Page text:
'Something new' to replace St. Matthew Anglican Church after Regina council removes heritage designation
The land where a century-old church stands in Regina's heritage neighbourhood will play host to something new after Regina city council voted unanimously to approve removing the building's heritage designation.
St. Matthew Anglican Church on Winnipeg Street was built in the 1920s in the "Gothic revival" style, but more than a century later the red-brick building is cracking, leaning and unsafe for occupation.
The church's foundation is made of brick and clay tile and was not properly designed for the soil conditions in Regina. The repairs that are required to save the building could cost $10 million and that's money the Anglican Diocese of Qu'Apelle says it simply does not have.
That's why the diocese brought the application to council. The diocese's representative, Rev. Mike Sinclair, said the removal of the heritage designation from the church provides the opportunity for "something new to be born" in its place.
"To be honest, it's a mixed bag. It means the end of an era for a beloved place of worship," Sinclair said after council's vote on Wednesday.
It's been a long road to get to this point and there is still plenty of work ahead for the diocese.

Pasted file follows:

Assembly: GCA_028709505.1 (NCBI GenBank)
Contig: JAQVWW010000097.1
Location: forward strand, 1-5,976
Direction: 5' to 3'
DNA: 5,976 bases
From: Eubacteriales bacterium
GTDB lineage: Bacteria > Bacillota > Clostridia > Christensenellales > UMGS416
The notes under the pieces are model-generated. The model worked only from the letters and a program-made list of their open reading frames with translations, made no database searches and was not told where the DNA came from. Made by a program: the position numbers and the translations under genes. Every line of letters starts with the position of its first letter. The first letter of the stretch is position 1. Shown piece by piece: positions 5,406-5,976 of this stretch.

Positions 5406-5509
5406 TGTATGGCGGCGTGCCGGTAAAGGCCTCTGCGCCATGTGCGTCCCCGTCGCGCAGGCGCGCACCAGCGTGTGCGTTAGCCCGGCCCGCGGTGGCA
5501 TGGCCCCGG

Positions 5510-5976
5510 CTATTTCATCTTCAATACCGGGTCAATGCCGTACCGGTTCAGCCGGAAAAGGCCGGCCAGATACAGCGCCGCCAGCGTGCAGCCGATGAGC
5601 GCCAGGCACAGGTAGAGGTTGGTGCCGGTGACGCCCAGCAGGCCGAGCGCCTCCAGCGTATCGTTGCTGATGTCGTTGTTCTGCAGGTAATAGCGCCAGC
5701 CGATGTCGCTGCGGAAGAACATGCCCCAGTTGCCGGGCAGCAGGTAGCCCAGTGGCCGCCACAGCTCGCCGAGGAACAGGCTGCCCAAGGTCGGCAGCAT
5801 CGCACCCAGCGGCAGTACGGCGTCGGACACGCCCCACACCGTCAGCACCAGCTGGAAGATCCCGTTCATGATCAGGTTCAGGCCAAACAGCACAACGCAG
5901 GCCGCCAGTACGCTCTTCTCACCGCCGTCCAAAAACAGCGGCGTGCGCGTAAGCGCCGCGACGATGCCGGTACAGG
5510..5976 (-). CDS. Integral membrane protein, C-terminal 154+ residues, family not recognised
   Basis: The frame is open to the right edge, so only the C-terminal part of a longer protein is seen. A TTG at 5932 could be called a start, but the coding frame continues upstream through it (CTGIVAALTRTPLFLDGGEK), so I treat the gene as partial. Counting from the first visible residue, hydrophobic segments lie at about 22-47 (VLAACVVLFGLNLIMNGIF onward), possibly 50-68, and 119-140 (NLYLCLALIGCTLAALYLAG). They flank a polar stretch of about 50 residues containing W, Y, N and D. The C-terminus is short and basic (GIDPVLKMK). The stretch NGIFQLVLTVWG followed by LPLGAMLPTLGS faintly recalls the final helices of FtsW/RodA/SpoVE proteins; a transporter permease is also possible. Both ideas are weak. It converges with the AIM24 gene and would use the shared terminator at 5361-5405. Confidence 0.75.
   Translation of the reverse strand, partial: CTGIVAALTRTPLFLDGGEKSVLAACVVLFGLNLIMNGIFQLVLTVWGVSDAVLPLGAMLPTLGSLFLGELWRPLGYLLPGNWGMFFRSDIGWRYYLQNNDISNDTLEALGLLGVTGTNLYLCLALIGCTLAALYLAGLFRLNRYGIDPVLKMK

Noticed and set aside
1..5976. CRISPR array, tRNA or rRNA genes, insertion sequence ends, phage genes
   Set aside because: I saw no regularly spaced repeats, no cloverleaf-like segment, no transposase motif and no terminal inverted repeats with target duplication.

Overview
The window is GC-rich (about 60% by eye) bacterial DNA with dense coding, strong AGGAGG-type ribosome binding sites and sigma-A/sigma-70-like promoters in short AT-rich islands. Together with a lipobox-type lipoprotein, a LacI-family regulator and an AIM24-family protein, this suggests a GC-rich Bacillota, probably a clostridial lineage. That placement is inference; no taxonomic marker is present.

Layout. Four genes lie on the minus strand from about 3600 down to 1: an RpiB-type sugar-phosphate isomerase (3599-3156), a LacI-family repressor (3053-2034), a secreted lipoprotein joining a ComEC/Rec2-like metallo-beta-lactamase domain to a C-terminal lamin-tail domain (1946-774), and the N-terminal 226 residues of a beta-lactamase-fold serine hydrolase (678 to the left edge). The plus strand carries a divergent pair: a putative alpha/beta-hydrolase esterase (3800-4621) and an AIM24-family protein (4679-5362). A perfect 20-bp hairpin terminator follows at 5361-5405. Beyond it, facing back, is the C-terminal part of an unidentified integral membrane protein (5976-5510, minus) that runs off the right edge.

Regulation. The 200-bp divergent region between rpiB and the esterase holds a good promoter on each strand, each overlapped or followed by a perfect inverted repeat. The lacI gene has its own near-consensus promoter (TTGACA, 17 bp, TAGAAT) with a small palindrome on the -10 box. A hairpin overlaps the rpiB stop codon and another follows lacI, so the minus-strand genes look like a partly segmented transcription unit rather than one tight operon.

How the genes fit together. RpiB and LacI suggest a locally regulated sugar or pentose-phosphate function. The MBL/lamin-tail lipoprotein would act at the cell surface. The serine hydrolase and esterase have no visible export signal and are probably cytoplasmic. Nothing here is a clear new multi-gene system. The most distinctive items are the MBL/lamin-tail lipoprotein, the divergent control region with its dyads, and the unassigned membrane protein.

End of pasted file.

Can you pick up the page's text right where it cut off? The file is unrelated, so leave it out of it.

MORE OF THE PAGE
St. Matthew was designated as a municipal heritage property in 2005, but in recent years has not been used for church services and has been closed to the public.
Starting in 2018, its congregation began a process to merge with four others in Regina. They now all are part of the Immanuel Anglican Church.
Although the diocese has tried to maintain the church, it says the rehabilitation work has become too expensive. Surveyor's reports have provided cost estimates for the repairs that range from $3 million to $10 million.
Wednesday's decision to remove the St. Matthew's heritage designation -- which applied to elements of the building's exterior as well as its stain glass windows -- now clears the way for potential redevelopment.
Sinclair said the diocese will now meet with some of its partners to figure out its next steps.
A "Vision for Purpose" document that was submitted to the city shows that the future could include retaining some of the external walls and using them in a new build "that serves the needs of the neighbourhood with a community hub and mixed use rental housing."
The document is not binding, but it was enough to convince the members of city council to support the removal of the heritage designation.
Sinclair said it's important for the diocese to remain present in Regina's heritage neighbourhood.
"We've always been there," he said. "We have a relationship with the community, we have a responsibility as the diocese to look at how we best use the space that's given to us."
Rather than sell the land off to someone else to redevelop, Sinclair said the diocese want to serve as stewards and look to the community to figure out what the space's future will look like.
Mayor Sandra Masters said it is always unfortunate when a heritage building is lost, but stressed that this was not the fault of the diocese. It had done everything right, the mayor said, and this was a collaborative decision brought about by the effects of time and the nature of where the church was built.
"Sometimes when you're going to play catch up, it's just too far gone," Masters said.